The connection between ERVs and placentas is already well established.
Without a shadow of a doubt, the ability of mammals to generate placentas was, in part, accomplished by domesticating an endogenous retroviral env protein. In humans, we call this protein syncytin, or ERVWE1.
This new paper in Nature Genetics takes the ERV-Placenta connection a step further:
Even though all mammals have placentas, mammalian placentas are different, even between species we would think should be very similar, like the subjects of this paper, mice and rats. Between mice and rats, the building blocks of a placenta, the genes, are related, and yet the mature placentas are distinct.
You might have run into this situation before– You know how humans and chimpanzees and bonobos share most of the same genes… and yet humans and chimpanzees and bonobos are all distinct species? The ‘trick’ is the regulation of the ‘same’ genes. More of Gene A. Less of Gene B. Gene C doesnt turn on at all. Gene D is expressed at the same rate, but earlier. Gene E later. Different species are different recipes using the same ingredients.
And it appears as if ERVs are helping write the recipes in mouse and rat placentas.
These researchers started by mapping the epigenetic landscape of the mouse and rat embryonic cells that start making mouse and rat placentas. And by ‘mapped the epigenetic landscape’ I dont mean they measured how happy the mouse stem cells were, or fed the rat cells all organic non-GMO media. I mean they mapped the location of epigenetic markers that indicate actively transcribed DNA, and silenced DNA. Please note the lack of magic:
…promoters (trimethylation of histone H3 at lysine 4 (H3K4me3)), enhancers (H3K4me1 and H3K27ac) and repressed regions (trimethylation at histone H3 lysine 27 (H3K27me3) and trimethylation at histone H3 lysine 9 (H3K9me3))…
Even though the genes to build placentas in mice and rats are relatively similar, the epigenetic profile of the embryonic cells that turn into the placenta were totally different between mice and rats:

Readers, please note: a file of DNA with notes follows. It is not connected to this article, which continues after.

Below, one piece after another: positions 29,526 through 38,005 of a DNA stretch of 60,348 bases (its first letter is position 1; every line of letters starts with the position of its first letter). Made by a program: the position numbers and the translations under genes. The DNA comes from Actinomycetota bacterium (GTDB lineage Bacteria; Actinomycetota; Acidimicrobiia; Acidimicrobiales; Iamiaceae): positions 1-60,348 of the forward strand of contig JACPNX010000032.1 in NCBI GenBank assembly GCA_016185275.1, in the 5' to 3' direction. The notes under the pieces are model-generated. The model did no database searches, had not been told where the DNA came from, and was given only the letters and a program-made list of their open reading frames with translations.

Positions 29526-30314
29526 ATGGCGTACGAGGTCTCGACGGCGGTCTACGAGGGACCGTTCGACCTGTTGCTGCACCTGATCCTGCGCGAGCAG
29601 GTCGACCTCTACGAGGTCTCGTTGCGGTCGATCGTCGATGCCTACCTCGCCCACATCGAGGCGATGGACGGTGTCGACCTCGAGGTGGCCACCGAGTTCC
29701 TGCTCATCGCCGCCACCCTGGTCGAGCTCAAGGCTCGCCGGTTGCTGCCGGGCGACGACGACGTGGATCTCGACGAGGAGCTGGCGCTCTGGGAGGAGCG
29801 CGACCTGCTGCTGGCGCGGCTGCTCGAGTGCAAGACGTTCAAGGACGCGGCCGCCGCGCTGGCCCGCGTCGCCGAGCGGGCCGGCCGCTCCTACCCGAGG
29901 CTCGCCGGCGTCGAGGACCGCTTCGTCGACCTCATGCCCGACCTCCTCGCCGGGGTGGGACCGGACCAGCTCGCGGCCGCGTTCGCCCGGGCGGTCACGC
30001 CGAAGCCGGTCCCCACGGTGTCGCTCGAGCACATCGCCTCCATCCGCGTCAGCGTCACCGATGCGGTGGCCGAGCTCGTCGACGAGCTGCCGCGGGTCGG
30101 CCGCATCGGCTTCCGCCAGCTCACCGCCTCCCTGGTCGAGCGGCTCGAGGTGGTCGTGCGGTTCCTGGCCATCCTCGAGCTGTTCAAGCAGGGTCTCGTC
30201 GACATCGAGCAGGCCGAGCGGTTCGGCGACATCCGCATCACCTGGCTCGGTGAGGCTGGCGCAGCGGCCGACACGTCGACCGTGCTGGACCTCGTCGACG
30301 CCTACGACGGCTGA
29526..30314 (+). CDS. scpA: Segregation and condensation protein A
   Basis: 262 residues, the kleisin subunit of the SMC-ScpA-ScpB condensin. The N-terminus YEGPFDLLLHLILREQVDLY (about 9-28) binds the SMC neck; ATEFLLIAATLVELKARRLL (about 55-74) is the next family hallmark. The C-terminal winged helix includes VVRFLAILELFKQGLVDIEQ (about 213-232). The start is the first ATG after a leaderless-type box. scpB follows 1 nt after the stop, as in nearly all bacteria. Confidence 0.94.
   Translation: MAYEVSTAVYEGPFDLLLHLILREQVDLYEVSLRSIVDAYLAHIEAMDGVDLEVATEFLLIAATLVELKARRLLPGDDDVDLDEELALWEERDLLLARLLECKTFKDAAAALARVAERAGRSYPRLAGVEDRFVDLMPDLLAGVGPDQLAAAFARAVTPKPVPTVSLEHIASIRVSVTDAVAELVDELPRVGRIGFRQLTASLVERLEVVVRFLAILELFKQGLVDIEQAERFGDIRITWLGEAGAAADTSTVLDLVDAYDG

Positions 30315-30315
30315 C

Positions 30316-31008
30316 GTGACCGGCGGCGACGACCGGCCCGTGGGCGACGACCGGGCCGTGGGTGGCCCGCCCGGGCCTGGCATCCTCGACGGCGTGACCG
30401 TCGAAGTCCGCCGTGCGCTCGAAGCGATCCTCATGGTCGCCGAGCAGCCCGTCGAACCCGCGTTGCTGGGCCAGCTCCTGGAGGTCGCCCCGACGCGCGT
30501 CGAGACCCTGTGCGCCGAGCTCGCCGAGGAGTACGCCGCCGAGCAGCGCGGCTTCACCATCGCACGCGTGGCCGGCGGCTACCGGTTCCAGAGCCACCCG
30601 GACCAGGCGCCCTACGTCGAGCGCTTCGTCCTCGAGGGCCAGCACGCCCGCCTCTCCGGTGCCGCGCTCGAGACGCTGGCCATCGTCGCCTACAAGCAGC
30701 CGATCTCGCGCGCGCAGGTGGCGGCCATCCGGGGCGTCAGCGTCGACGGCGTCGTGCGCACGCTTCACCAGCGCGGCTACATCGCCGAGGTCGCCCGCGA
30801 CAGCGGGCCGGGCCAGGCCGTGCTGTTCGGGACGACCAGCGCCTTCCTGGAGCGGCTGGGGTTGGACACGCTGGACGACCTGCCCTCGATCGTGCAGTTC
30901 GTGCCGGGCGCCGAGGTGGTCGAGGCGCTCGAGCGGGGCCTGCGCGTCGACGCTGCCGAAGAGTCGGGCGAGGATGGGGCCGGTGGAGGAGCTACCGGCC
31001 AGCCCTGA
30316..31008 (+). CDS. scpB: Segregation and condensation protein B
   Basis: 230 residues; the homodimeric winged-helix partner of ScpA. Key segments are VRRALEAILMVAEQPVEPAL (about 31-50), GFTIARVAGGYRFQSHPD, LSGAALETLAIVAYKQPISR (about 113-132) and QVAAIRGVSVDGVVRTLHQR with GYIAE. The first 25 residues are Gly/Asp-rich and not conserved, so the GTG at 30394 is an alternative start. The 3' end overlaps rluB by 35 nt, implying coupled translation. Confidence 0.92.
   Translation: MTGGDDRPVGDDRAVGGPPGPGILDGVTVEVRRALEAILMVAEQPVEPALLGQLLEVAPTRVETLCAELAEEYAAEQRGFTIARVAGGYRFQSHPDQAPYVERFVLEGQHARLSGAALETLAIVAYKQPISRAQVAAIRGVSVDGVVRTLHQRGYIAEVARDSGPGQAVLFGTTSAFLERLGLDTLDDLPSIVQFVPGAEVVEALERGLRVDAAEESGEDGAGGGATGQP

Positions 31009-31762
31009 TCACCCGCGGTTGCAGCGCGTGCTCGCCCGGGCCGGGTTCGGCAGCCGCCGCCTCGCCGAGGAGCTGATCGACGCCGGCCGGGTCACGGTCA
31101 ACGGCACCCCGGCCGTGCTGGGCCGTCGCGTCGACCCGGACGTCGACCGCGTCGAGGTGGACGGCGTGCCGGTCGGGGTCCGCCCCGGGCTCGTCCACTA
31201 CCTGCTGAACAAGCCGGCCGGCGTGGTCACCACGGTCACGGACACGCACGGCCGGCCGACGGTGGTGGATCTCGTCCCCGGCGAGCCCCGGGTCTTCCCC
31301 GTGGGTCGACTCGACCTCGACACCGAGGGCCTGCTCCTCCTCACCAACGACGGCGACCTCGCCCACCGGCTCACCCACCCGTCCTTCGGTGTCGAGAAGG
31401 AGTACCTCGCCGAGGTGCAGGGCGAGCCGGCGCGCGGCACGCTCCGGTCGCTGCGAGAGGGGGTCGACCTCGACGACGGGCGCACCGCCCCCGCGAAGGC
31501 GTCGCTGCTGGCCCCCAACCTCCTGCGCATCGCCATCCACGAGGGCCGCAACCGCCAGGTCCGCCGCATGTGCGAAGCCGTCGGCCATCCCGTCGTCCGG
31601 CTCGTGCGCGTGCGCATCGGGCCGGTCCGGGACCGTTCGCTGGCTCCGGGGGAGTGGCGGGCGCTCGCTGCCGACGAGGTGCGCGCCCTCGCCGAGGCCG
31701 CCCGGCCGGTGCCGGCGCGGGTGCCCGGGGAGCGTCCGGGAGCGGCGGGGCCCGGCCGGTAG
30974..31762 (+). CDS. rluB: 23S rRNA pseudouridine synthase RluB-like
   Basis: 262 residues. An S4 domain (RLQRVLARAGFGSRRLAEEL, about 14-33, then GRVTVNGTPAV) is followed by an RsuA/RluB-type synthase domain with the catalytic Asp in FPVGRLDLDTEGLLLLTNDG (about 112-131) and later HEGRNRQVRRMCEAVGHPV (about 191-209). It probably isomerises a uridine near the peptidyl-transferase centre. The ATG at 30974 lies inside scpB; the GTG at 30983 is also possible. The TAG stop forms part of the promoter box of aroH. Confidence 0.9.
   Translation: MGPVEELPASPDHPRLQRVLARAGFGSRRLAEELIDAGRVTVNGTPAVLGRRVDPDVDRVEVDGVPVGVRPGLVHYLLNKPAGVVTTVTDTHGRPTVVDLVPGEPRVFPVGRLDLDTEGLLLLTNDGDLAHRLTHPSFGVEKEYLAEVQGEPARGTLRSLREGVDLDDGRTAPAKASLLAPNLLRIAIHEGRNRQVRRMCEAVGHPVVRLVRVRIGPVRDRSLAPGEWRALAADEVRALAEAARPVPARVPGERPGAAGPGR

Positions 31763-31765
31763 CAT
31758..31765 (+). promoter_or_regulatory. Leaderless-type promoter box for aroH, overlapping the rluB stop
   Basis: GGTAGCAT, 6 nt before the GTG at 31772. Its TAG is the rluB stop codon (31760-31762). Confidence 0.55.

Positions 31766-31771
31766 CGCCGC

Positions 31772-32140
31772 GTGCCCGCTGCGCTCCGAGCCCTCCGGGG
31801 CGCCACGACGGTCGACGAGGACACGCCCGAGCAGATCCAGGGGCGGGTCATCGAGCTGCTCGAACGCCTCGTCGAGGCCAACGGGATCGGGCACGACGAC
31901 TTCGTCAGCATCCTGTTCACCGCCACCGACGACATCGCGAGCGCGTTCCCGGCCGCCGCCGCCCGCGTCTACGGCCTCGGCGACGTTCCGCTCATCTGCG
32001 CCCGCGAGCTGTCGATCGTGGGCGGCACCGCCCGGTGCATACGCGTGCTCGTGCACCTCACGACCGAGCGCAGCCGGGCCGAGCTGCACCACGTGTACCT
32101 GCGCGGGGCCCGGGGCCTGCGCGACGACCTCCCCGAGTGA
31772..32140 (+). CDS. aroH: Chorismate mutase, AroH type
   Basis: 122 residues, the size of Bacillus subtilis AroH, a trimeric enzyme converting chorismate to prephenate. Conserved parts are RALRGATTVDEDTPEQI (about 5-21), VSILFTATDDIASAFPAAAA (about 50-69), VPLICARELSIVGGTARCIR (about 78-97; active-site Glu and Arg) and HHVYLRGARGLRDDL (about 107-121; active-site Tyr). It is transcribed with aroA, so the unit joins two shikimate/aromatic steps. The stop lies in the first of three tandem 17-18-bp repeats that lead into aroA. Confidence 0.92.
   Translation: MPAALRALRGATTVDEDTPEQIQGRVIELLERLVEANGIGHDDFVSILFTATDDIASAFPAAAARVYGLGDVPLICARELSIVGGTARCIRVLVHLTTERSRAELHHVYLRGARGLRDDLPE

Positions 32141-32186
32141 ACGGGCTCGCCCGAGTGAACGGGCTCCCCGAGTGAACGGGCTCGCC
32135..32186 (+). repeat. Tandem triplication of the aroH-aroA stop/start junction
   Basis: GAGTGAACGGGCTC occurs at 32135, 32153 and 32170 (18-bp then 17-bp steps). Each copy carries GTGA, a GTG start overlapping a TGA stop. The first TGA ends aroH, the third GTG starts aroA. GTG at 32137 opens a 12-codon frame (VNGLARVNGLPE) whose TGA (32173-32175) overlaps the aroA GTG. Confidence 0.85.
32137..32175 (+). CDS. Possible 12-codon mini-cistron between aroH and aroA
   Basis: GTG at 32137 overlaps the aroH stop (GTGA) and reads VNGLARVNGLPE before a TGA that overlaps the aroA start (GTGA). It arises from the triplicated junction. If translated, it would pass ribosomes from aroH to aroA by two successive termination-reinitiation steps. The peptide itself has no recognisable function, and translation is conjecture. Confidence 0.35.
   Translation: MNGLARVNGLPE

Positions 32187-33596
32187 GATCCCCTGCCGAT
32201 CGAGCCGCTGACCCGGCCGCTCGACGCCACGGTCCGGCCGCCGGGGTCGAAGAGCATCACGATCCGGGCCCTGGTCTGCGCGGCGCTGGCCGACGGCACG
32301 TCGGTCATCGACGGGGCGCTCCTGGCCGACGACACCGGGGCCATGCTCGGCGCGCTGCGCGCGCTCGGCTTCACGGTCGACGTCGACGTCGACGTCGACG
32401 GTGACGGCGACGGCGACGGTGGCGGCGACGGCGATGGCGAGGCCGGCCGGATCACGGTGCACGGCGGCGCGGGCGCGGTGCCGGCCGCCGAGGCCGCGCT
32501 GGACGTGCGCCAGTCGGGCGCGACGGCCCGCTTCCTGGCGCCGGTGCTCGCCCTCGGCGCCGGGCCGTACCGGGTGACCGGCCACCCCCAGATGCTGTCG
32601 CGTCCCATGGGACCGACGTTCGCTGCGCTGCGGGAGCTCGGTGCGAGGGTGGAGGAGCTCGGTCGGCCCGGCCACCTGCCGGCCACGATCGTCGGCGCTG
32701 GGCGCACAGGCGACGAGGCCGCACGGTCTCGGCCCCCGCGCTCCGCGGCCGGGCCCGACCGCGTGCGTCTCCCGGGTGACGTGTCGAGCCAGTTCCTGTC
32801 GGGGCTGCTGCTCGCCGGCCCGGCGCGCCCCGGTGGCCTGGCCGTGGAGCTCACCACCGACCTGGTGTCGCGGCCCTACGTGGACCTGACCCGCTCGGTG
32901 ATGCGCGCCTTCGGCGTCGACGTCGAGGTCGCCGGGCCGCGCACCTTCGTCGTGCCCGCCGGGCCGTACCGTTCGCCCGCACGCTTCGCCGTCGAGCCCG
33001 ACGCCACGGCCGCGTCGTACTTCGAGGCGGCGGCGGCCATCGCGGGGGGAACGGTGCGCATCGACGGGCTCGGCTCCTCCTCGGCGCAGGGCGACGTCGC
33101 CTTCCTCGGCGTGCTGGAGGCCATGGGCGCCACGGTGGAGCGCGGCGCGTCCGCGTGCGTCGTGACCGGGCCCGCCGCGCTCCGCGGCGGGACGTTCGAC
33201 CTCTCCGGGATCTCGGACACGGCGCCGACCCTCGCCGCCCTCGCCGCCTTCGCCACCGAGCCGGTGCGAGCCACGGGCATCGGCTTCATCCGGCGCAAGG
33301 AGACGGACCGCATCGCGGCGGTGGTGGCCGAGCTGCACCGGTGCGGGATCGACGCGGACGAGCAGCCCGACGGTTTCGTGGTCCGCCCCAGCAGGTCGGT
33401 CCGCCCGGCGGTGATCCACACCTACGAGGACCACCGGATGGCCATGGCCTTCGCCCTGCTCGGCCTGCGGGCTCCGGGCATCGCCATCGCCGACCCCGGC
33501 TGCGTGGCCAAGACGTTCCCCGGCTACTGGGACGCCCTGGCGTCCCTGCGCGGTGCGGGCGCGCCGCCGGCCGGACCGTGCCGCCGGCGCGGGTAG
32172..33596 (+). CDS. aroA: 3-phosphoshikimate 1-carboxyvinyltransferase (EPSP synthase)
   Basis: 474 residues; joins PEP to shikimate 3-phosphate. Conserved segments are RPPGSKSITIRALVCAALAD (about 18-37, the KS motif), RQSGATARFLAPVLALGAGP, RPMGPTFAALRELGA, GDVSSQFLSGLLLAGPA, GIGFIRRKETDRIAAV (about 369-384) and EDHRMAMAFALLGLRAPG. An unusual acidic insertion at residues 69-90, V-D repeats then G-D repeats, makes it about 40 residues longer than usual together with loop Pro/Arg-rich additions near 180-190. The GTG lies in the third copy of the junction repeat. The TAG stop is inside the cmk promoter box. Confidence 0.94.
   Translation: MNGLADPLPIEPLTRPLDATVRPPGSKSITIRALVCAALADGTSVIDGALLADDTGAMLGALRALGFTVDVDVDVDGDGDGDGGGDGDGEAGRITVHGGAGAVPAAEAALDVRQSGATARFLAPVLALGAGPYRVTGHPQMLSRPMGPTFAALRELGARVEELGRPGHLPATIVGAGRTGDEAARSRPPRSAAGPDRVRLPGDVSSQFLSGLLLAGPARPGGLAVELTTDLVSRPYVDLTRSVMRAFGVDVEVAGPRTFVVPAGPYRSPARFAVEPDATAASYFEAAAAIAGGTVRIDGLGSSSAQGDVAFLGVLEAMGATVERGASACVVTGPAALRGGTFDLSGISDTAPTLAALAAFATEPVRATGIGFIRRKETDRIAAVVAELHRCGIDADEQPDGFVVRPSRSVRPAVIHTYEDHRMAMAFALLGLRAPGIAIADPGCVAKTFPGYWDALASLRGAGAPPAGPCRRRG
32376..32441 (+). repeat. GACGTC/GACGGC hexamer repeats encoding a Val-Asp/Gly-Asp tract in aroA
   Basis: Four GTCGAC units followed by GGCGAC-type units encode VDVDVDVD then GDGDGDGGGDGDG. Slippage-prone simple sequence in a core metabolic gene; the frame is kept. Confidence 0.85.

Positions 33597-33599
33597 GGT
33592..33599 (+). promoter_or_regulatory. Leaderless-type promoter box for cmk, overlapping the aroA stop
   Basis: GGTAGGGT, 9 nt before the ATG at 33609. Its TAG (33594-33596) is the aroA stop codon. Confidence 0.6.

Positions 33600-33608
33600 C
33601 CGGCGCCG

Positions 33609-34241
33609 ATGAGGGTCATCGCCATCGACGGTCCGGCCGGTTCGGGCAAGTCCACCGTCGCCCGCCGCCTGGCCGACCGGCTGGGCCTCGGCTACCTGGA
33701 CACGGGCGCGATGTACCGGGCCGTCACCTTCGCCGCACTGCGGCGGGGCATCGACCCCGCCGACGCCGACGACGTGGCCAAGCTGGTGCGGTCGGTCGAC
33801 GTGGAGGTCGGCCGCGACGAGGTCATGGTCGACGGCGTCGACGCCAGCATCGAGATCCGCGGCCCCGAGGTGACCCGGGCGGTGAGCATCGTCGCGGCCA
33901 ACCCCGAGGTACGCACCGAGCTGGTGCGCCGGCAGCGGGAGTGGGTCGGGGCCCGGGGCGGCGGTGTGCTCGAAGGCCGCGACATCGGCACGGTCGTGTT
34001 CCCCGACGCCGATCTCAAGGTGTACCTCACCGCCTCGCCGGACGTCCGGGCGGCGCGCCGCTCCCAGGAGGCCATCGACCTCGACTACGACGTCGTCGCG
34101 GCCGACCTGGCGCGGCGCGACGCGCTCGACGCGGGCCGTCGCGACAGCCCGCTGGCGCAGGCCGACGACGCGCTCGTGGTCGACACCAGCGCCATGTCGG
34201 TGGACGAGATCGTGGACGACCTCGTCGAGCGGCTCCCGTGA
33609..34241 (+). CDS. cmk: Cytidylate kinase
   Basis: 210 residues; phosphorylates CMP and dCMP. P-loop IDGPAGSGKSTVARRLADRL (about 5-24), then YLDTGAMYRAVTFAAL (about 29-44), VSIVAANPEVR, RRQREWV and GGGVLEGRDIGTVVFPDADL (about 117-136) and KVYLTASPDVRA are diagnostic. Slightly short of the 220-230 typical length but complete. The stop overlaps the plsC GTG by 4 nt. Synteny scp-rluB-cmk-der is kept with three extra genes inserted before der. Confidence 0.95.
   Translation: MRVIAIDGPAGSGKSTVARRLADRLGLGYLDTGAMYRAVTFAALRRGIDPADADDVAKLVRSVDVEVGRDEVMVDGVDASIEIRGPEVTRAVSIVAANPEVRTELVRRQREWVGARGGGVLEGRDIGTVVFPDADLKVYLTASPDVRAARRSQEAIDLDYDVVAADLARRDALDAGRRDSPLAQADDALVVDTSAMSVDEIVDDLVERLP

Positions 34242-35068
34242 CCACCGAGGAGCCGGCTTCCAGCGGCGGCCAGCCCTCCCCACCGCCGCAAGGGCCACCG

We predicted 9,460 mouse and 7,932 rat TSC promoters on the basis of H3K4me3 enrichment over gene transcriptional start sites (TSSs), which were associated with expressed genes (Fig. 1a,b). We predicted 52,476 mouse and 41,142 rat TSC enhancers on the basis of distal enrichment of H3K4me1 (>5 kb from a gene TSS) and 25,736 mouse and 4,471 rat regions of distal H3K27ac enrichment. These predicted enhancers were significantly enriched near genes with annotated placental function (P = 1 × 10−51, binomial test; Supplementary Fig. 1).
We found that, although the majority of promoter regions were conserved between mouse and rat, both enhancer and repressed regions were predominantly species specific.
Whats more, is that of the 80% of enhancers that were mouse-specific or rat-specific were next to transposable elements. What kind of TE? ERVs. What kind of ERVs? Species specific ERVs.
There are many, many ERVs in mouse/rat genomes. The only ones they would be interested would be the ones near the 52,476 mouse and 41,142 rat TSC enhancers… but… um… that doesnt entirely help narrow things down.
So they focused on a mouse-specific ERV family they found hanging out with their epigenetic enhancer regions, RLTR13D5. They poked around, trying to find potential enhancer sequences of DNA hidden in the carcass of dead ERVs. And they found them. In the ERVs hanging out with transcription factors that have previously been associated with placental development– Eomes, Cdx2 and Elf5.
But that doesnt mean that the ERV carcasses are actually used as enhancers. Just because those three proteins can bind to the ERV carcass, it doesnt mean they do.
Sometimes, they do:
Overall, we found that 35% (336) of all genomic regions triply bound by Eomes, Cdx2 and Elf5 were derived directly from the mouse-specific RLTR13 ERV superfamily, demonstrating their central role in substantially reshaping the TSC core regulatory network.
Okay, well, just because they do bind to ERV enhancers, that doesnt mean they actually do anything in vivo.
Sometimes, they do. They found some genes downstream of putative species specific ERV enhancer regions, and used a reporter system to determine if that really resulted in species specific expression of their reporter (could they make rat cells, which dont have RLTR13D5, use RLTR13D5 in an artificial expression system). It worked.
Overall, these results show that RLTR13D5 is capable of driving gene expression in placental cells and provide strong evidence that RLTR13-derived enhancers have facilitated the evolution of mouse-specific gene expression patterns in TSCs.
As if this wasnt enough, these folks looked in non-placental tissue for similar patterns… and didnt really see it. The putative ERV carcasses involved were old (read: not species specific).
We have ERVs to thank for our ability to make placentas. Go figure :-/
We suggest that species-specific ERVs contribute to the rapid divergence of the placental gene regulatory network.